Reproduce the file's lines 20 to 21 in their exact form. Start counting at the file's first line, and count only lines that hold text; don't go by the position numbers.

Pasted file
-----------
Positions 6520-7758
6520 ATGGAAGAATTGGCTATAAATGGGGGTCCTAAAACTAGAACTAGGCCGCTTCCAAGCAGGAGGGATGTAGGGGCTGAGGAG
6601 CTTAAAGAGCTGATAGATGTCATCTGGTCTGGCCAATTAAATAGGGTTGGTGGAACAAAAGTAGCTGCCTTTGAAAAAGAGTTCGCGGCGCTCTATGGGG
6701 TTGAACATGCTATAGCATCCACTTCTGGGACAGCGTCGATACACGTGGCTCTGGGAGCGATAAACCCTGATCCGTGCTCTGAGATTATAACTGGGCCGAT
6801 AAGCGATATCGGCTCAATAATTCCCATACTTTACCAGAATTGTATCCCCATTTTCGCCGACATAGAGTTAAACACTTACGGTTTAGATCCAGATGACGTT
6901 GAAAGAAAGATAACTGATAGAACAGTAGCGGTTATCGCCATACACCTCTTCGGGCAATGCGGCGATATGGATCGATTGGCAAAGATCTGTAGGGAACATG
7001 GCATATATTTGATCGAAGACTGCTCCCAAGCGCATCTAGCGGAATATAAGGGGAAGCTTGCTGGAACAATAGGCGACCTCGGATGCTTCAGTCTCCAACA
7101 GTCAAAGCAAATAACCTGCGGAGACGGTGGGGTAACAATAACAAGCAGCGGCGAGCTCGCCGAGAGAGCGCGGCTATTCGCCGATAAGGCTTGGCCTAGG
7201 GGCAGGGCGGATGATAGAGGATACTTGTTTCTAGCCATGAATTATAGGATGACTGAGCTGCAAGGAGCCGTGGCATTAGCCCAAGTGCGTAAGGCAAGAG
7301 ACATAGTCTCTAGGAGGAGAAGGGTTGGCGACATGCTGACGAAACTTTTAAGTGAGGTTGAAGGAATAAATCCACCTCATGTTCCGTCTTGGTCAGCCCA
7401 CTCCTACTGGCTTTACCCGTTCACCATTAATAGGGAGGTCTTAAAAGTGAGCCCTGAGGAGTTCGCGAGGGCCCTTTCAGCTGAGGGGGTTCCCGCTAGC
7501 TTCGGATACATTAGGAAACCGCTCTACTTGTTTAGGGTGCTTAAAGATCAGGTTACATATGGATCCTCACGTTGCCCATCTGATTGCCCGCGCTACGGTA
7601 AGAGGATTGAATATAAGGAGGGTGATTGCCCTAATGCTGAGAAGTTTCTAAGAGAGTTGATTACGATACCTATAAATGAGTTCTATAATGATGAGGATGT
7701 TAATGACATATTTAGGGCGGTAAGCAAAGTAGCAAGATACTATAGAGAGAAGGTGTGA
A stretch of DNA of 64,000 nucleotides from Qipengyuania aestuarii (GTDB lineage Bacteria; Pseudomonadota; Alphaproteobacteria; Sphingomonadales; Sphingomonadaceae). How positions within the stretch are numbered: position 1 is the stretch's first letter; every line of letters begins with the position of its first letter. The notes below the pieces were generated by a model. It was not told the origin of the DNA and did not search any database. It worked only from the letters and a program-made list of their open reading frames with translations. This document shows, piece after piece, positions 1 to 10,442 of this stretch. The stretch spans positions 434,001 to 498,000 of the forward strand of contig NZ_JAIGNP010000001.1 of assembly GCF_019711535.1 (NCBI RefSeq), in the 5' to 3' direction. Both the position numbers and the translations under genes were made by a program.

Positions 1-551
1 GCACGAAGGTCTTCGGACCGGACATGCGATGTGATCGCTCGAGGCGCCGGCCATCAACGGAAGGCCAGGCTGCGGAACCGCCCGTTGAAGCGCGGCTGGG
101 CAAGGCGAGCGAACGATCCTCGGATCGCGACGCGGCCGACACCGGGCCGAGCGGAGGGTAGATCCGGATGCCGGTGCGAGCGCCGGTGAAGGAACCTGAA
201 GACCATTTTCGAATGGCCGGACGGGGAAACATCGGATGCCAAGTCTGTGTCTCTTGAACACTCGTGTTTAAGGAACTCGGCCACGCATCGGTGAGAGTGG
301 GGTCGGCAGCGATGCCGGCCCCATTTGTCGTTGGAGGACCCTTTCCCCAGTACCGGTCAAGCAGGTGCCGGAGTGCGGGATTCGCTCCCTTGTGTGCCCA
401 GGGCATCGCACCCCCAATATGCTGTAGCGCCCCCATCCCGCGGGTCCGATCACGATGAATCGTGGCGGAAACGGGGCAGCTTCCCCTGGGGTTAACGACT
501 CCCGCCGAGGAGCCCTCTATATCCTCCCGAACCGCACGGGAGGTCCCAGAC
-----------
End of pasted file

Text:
301 GGTCGGCAGCGATGCCGGCCCCATTTGTCGTTGGAGGACCCTTTCCCCAGTACCGGTCAAGCAGGTGCCGGAGTGCGGGATTCGCTCCCTTGTGTGCCCA
401 GGGCATCGCACCCCCAATATGCTGTAGCGCCCCCATCCCGCGGGTCCGATCACGATGAATCGTGGCGGAAACGGGGCAGCTTCCCCTGGGGTTAACGACT